Source: TBL

As expected, Hungary announced Tuesday that it has shut the door on the possibility of signing on to EU oil and gas sanctions, which would only mean hurting itself.

“Hungary will not support sanctions that would make Russian oil and gas shipments to Hungary impossible,” Foreign Minister Peter Szijjarto said in Tuesday statement. “Russian gas is supplied to Hungary without interruption,” he was quoted as saying.

TRENDING: Who Leaked the Supreme Court Opinion?

According to Reuters, “Speaking in Kazakhstan, Szijjarto said Russian oil shipments via the Druzhba pipeline (ER: see map below) accounted for about 65% of the oil Hungary needed and there were no alternative supply routes that could replace that.”

Image: EPA/EFE

Last month one European diplomat speaking to Politico summed up the situation nicely: “Oil is finally looking doable for Germany,” but it remains “now we have a Hungary problem.” This as Viktor Orbán emerged as the biggest roadblock to EU consensus on seeking to starve Putin’s war machine in Ukraine by blocking Russian oil and gas.

But Orbán has for weeks made clear this is a “red line” as banning Russian energy imports would “kill Hungary.”

This past Sunday, Hungarian Cabinet Minister Gergely Gulyas told HirTV that an EU-wide ban requires unanimity, and so “it makes no sense for the commission to propose sanctions affecting natural gas and crude oil that would restrict Hungarian procurements”.

“We’ve made it clear that we’ll never support,” Gulyas stressed. Meanwhile, in very curious timing – or rather, perhaps very obvious timing…

As Tsvetana Paraskova for OilPrice.comreviewed earlier, the European Commission is currently discussing the sixth package of sanctions against Russia, and those sanctions are increasingly likely to include an embargo on Russian oil imports that would start by the end of this year. Slovakia and Hungary could be given exemptions or more time to find alternative supply, EU officials told Reuters on Monday, as the EU seeks a united front in sanctions against Russia.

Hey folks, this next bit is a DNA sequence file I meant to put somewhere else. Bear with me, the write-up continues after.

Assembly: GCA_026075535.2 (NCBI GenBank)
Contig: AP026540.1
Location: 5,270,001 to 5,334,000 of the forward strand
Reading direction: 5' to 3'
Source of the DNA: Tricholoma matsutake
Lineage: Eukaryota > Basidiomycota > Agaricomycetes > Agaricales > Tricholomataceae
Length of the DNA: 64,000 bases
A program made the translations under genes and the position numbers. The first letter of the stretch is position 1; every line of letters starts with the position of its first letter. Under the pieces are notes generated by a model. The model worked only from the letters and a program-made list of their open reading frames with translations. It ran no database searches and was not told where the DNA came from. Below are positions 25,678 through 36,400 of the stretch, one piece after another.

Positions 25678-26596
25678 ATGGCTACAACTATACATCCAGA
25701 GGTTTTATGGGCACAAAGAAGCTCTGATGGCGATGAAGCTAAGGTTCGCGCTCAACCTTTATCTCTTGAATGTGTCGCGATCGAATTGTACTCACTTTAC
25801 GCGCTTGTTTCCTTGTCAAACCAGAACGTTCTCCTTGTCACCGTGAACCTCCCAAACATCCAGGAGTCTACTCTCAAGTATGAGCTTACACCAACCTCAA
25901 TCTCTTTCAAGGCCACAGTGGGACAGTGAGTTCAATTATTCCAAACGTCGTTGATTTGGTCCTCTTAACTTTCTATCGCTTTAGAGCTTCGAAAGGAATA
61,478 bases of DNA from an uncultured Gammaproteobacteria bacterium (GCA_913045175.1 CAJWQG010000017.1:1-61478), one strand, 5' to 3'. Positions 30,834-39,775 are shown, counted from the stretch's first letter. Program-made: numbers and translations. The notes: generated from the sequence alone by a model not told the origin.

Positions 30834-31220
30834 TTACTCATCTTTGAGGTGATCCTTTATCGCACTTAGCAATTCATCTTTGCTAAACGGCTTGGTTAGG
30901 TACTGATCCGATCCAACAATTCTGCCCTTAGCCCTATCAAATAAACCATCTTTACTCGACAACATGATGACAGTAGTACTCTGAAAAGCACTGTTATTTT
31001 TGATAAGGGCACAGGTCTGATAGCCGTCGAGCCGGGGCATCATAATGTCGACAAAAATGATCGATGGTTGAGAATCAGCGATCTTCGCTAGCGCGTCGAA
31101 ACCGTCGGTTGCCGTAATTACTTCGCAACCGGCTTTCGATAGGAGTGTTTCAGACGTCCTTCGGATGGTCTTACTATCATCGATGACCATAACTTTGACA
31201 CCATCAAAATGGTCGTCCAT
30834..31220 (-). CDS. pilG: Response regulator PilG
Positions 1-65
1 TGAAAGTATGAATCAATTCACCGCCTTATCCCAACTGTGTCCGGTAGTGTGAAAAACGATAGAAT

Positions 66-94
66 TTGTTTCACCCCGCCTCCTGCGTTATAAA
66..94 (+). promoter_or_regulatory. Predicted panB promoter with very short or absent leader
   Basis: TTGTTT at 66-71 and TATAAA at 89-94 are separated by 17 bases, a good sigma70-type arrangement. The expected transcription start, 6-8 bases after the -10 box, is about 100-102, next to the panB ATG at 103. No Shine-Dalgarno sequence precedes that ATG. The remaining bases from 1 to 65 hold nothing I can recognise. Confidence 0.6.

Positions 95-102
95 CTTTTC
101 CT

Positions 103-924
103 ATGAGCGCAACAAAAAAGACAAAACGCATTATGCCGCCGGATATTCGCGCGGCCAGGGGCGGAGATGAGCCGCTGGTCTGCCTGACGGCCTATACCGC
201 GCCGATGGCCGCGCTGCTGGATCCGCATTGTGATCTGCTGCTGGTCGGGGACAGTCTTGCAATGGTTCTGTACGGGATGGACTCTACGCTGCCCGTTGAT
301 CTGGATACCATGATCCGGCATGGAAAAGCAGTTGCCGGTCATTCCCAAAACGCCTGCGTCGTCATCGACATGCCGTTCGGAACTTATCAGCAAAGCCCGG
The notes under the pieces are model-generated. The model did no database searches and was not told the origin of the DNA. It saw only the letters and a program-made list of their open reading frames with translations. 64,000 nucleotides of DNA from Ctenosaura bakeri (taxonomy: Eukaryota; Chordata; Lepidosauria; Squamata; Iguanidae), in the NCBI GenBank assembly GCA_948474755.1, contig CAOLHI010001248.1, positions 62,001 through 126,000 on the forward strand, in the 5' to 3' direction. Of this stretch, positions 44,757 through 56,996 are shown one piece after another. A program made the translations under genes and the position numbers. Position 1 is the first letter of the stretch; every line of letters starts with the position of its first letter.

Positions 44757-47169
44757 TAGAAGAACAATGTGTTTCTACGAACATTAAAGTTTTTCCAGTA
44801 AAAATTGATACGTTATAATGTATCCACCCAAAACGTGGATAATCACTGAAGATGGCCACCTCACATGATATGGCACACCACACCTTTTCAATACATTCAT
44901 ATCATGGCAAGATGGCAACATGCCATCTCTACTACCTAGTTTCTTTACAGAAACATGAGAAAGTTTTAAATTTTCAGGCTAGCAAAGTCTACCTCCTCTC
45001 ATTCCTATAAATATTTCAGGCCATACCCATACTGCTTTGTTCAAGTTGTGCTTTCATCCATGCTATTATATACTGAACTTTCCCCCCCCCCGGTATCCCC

Since the start of the Russian war in Ukraine, the EU has been split on a ban on Russian energy imports. The biggest European economy—Germany—has resisted an immediate oil embargo, saying an oil ban would plunge Germany, and Europe, into a deep recession. While Germany, Hungary, and Austria, as well as some other EU members, have opposed an immediate outright ban on Russian oil, Germany signaled last month that it could end its dependence on Russian oil and stop importing Moscow’s oil entirely by the end of this year. Germany has now reportedly dropped its opposition to a ban, if given time to procure alternatives.

Last week, German Economy Minister Robert Habeck said that a full embargo is now “manageable” for Germany and that the country hoped to find a replacement for Russian oil within days. According to Habeck, Germany is now “very, very close” to making a full Russian oil embargo a reality.

The shift in Germany’s position on a Russian oil embargo could encourage other still hesitant EU members to support a ban on Russian oil imports, analysts have said.

The EU energy ministers are meeting for emergency talks on Monday after Russia cut off natural gas supply to Poland and Bulgaria last week. Russia’s demand for ruble payments for gas and a united response to the move will top the agenda, but ministers are expected to discuss an oil embargo, too.